Beware s55 IHTA. The money which the life tenant pays will be a PET. Although it looks like an arm’s length arrangement (for full consideration and not intended to confer any gratuitous benefit - s10 IHTA), that is not what happens for IHT purposes.
Suppose the life tenant’s (L) estate is £500,000 and the trust fund (an IPDI) is worth £250,000. Suppose L has NRB of £650,000 available to him (by virtue of the TNRB - let’s ignore RNRB) and that he proposes to pay the remainderman ® £100k for the remainder interest.
- To begin with, L’s estate for IHT purposes is £750k, on which there will be £40k (IHT) on his death (40% of £100k excess over the NRBs).
- R assigns the remainder interest to L. This results in no change to L’s estate for IHT purposes - he still has his own £500k plus the £250k trust fund (now his too) - the reversionary interest is not treated as an additional chargeable asset in L’s hands.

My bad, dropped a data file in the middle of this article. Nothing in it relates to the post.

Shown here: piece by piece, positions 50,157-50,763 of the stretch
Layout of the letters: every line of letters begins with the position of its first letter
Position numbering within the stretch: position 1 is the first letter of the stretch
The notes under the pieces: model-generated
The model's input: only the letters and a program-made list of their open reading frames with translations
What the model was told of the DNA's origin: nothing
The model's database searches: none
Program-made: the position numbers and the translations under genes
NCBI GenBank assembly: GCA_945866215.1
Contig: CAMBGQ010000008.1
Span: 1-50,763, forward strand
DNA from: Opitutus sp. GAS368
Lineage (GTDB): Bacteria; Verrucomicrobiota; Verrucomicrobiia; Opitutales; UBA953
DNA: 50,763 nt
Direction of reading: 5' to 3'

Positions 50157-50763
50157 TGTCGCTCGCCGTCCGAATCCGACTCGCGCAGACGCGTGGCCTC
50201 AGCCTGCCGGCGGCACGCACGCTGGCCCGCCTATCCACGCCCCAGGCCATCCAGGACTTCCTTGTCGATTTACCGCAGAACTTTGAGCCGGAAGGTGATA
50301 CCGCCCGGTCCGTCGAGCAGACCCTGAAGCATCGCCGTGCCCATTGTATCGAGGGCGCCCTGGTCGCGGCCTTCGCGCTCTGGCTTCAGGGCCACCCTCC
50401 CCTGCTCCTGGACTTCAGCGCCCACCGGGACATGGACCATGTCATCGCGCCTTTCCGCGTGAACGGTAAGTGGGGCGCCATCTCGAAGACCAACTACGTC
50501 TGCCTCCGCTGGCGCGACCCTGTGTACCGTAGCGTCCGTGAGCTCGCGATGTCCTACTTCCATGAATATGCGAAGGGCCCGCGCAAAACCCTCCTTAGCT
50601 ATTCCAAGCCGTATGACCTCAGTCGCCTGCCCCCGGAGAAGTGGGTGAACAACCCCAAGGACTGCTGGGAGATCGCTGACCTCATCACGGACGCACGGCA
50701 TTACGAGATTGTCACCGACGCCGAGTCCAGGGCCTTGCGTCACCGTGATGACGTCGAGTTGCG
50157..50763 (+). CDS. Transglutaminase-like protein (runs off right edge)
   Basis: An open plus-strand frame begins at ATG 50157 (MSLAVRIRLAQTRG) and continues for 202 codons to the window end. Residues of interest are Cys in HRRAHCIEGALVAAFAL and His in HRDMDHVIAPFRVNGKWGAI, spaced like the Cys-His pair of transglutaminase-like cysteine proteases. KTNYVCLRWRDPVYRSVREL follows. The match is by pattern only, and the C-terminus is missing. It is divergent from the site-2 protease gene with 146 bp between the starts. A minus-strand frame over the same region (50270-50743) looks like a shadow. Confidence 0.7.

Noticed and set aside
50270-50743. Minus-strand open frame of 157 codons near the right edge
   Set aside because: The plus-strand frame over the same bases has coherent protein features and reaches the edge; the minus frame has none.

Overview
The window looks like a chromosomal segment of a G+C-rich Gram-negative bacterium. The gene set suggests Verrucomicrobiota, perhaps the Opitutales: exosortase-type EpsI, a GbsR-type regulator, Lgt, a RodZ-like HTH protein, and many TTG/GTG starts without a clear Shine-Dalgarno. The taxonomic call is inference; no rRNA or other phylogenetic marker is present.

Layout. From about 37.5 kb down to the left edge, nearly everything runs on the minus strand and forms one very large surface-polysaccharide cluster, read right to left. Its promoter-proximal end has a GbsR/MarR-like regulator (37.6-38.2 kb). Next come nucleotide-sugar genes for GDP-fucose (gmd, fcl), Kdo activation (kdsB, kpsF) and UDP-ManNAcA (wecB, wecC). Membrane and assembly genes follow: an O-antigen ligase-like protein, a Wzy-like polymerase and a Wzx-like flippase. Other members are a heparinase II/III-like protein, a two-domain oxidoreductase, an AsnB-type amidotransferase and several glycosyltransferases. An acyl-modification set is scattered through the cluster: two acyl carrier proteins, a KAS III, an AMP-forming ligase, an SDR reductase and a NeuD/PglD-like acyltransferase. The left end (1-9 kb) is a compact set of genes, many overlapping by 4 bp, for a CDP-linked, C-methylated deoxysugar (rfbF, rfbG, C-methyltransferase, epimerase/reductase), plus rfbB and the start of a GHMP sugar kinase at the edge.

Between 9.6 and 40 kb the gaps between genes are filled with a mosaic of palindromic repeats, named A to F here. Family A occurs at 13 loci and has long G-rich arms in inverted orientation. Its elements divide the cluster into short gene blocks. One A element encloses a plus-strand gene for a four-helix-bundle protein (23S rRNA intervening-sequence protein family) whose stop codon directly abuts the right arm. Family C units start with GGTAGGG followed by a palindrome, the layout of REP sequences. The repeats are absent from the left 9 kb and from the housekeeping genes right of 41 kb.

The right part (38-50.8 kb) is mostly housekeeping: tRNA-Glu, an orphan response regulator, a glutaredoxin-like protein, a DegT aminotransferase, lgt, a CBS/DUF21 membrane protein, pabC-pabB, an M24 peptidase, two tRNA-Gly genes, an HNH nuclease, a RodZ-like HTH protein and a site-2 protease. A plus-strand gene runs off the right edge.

- But, in return for the assignment, L pays R £100k. As a result, L’s own estate in fact reduces from £500k to £400k. That £400k plus the £250k trust fund means that his IHT estate is now only £650k - within his NRBs and so no IHT to pay on his death.
But… because of s55 and the disapplication in it of s10 IHTA, the payment of the £100k by L to R is treated as a PET, because the transaction causes L’s IHT estate to be reduced.
Also, the transaction causes the trust to come to an end, so there could be CGT implications (although PPR may apply).
As others have mentioned, SDLT may also be relevant.